Clean energy innovation is booming in Illinois, thanks to a robust support system that includes research labs, funding sources and business incubators.
When it comes to clean energy innovation, Illinois is the complete package. Renewable energy companies in the state benefit from a robust support system that includes ample numbers of research labs, funding organizations, technical expertise and business incubators.
With those assets in play and a long history of agricultural innovation, it’s no wonder that Illinois is the nation’s leading producer of corn ethanol, some 678 million gallons per year. The state is also a hotspot for other biofuels, like the algal oil produced at Solazyme, Inc.’s Peoria plant. The fully integrated biorefinery, the San Francisco-based company’s first, was partially funded by a grant from the U.S. Department of Energy. The plant has an annual capacity of 2 million liters and is a dual demonstration and commercial-production facility.
One of the state’s most famous research assets is the world-renowned Argonne National Laboratory. Researchers there are exploring nearly every aspect of renewable energy including clean power sources, smart grids and the life-cycle impact of clean energy technologies.
But Argonne’s work doesn’t stop at the lab door.
“If it ends with us, we might as well not have done it,” says Mark Petri, the lab’s alternative energy program coordinator. “We always want to bring in partners who can help translate our research into deployment.”
One such partnership is Argonne’s software licensing agreement with Chicago-based ADICA, a strategic analysis company that specializes in the renewable energy market. The lab also works with the Illinois Department of Commerce and Economic Opportunity to identify companies that are interested in field-testing the lab’s research.
Argonne was selected in November 2012 to be the home of a new center that will develop advanced batteries for electric vehicles and alternative energy sources, a designation expected to bring in as much as $120 million in federal research funds.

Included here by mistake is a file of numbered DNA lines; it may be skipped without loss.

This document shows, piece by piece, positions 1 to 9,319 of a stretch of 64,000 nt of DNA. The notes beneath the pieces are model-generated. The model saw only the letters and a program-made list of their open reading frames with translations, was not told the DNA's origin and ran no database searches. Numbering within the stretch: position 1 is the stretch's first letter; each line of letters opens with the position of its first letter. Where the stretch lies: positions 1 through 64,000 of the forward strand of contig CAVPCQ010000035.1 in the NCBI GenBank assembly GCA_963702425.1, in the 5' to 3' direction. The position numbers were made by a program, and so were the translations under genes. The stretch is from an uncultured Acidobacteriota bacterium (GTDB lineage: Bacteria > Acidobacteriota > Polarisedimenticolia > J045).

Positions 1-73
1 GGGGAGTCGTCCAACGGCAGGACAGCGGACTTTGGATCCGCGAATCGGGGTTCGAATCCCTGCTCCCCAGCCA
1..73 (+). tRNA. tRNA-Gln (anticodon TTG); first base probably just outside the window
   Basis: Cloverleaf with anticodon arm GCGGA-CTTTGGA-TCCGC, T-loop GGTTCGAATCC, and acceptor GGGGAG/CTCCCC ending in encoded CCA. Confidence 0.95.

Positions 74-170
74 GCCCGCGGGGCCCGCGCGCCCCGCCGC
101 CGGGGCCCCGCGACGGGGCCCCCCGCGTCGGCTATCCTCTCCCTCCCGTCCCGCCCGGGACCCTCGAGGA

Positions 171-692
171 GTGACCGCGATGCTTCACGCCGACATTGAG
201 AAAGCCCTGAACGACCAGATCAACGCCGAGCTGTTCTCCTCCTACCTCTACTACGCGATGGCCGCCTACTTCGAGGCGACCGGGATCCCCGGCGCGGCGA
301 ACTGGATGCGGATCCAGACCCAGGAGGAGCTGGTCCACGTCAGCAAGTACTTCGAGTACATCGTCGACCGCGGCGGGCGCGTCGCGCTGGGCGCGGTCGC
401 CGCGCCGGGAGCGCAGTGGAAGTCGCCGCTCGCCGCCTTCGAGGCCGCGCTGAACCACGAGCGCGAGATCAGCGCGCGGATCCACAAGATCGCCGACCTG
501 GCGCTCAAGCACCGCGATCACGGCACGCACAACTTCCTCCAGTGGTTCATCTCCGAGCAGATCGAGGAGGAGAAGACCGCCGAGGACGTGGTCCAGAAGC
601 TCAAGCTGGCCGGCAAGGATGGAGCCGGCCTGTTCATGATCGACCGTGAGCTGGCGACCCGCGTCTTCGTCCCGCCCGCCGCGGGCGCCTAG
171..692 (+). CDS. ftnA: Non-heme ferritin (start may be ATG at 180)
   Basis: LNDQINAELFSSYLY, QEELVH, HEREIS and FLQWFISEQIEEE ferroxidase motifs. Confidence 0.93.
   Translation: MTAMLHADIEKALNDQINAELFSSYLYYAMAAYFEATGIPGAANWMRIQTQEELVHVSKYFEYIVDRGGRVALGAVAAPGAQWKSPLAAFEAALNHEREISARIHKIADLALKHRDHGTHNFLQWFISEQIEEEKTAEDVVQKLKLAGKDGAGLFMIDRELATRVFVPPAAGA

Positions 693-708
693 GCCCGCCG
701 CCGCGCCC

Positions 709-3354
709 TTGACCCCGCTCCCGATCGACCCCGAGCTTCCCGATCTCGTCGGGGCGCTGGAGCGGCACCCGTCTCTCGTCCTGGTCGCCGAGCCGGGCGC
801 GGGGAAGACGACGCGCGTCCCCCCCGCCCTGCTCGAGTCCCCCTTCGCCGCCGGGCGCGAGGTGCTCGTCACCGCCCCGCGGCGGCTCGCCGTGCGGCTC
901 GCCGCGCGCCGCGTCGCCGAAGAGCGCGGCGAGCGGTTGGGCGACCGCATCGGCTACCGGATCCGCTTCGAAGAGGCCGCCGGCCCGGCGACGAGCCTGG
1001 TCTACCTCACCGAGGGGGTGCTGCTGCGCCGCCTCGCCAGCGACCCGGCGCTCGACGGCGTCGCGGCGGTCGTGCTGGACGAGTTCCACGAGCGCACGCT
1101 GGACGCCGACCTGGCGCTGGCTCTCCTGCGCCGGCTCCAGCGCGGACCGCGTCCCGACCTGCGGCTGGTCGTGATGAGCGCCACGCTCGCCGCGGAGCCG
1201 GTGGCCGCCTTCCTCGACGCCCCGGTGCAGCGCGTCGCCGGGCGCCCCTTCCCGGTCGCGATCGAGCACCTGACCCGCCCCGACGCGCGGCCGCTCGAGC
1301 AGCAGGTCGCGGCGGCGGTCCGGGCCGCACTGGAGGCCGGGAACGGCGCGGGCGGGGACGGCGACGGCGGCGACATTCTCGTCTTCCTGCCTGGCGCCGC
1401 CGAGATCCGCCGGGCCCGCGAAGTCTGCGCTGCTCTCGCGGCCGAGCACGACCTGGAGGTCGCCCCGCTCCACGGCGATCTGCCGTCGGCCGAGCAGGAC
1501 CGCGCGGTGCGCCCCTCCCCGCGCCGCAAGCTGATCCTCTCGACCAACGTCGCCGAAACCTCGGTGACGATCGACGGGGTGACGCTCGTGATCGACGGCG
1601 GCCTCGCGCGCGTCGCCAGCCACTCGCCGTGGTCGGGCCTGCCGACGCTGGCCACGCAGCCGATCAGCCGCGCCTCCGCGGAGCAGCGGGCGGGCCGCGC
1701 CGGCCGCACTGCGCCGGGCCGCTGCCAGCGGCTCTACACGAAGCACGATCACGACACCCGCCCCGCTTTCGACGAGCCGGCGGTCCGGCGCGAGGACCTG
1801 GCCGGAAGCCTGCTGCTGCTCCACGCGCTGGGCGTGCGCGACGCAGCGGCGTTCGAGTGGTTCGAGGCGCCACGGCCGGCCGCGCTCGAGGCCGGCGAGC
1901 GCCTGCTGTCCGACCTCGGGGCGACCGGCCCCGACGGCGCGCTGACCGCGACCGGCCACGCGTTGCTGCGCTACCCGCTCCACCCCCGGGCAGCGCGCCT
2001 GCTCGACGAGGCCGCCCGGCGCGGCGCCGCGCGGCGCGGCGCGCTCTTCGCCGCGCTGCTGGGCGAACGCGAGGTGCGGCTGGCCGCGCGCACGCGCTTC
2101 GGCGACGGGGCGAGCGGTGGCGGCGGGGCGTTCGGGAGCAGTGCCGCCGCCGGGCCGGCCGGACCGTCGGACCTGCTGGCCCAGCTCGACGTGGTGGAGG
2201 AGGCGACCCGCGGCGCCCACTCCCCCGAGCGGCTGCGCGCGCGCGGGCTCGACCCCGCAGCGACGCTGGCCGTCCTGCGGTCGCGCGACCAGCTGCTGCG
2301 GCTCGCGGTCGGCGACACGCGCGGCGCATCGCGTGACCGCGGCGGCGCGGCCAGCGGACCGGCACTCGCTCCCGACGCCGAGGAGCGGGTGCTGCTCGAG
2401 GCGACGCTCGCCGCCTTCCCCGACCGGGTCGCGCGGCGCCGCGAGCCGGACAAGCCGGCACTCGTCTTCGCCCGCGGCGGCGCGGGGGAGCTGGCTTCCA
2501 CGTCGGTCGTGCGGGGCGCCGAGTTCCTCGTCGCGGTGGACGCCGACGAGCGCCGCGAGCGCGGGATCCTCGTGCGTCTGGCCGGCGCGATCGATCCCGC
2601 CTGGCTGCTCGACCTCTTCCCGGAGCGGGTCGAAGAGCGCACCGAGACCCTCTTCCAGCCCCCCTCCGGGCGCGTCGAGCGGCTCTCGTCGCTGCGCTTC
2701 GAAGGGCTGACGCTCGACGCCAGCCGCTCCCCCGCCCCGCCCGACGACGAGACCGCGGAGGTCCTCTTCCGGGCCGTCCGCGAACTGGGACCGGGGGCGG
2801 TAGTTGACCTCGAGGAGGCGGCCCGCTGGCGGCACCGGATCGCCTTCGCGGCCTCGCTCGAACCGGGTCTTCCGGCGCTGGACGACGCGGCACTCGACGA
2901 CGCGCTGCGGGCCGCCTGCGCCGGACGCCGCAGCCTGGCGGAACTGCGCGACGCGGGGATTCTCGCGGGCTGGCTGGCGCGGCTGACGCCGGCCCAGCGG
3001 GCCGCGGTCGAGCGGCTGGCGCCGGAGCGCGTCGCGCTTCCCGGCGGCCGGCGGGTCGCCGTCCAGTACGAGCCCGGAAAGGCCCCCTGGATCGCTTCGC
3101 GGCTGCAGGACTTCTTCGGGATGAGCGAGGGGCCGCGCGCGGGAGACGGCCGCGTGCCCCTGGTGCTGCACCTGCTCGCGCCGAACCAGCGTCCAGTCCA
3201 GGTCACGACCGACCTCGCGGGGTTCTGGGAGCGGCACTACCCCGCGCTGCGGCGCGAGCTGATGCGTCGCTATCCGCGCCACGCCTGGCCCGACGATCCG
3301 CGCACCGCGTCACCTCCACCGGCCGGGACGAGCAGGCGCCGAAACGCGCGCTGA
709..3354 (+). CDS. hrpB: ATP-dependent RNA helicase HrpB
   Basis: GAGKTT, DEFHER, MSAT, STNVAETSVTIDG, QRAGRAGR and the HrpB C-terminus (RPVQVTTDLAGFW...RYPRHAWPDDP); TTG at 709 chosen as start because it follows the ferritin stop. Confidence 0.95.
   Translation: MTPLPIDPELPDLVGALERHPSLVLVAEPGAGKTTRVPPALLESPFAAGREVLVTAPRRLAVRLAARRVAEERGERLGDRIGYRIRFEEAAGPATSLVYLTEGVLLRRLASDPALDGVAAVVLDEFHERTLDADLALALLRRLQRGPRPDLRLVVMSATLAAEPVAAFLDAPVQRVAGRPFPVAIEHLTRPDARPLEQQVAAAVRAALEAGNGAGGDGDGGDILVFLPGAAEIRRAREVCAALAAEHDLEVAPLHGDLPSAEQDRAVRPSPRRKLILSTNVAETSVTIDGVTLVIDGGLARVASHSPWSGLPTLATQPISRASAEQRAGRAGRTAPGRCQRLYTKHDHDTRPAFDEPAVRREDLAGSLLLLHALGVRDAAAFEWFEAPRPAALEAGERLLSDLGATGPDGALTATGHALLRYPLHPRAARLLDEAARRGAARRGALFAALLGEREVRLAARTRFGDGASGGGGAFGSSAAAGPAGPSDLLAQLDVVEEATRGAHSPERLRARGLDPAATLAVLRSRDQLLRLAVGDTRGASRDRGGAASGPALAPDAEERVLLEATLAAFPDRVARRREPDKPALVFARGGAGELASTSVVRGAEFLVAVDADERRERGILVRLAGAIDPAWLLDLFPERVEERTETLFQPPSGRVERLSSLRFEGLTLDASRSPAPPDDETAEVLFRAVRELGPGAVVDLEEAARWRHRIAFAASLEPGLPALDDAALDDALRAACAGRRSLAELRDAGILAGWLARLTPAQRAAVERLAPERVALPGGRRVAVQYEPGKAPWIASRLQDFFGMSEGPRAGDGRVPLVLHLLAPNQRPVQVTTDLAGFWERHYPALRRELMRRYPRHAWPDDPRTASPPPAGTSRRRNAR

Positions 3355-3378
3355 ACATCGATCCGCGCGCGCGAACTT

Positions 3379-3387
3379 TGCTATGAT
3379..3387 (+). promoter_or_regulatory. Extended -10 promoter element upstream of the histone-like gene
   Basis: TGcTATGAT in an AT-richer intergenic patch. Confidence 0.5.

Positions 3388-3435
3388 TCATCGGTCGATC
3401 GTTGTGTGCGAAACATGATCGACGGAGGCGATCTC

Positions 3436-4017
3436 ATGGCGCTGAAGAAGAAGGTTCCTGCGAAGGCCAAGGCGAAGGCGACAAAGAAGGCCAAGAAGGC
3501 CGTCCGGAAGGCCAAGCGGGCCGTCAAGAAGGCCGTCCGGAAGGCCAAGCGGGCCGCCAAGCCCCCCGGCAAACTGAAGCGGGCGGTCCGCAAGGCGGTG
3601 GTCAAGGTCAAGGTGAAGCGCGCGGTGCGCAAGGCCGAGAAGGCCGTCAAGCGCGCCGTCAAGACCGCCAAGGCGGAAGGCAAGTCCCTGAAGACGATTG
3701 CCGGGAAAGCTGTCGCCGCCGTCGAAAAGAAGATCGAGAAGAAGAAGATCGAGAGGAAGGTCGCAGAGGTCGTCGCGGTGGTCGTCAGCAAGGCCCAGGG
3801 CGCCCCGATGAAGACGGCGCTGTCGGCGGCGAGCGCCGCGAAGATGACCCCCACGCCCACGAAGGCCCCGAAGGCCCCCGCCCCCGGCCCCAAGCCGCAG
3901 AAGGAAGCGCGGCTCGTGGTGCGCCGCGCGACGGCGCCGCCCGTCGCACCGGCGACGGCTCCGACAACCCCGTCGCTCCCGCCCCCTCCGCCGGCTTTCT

The DCEO isn’t the only organization helping to move research into the marketplace. Chicago-based Clean Energy Trust connects clean-tech startups with researchers, investors and other sources of support.
“We want these startups to get traction early on because the ones that succeed will return capital to investors, and that paves the way for more entrepreneurs,” says Executive Director Amy Francetic.
One of the trust’s most popular initiatives is the Clean Energy Challenge, held each April. Challenge veteran HEVT, which builds electric motors without precious metals, took top prize at the 2012 Cleantech Open, the world’s largest business competition for clean tech entrepreneurs. Altogether, Francetic says, Clean Energy Challenge finalists have gone on to secure more than $23 million in funding.
Clean energy startups can also find support at the Illinois Institute of Technology‘s University Technology Park. Facilities at the park include lab and office space, a smart grid innovation center, and the Wanger Institute for Sustainable Energy Research.
“We have organized the entire campus of IIT to support these companies,” says David Baker, IIT’s vice president for external affairs and the park’s executive director.
He’s speaking literally: the campus itself is a demonstration project for park-developed technologies like smart micro-grids, gas turbines and solar-power storage batteries.
Chromatin Inc., a company that develops biofuel from sorghum, is just one of the park’s success stories. The company has graduated to headquarters in Chicago and is now hybridizing plants in Texas and California.
This kind of success doesn’t surprise Baker.
“We have quite an ecosystem here,” he says. “When you get this combination of resources, it’s really exciting. This region has emerged as a vital space for the development of clean energy.”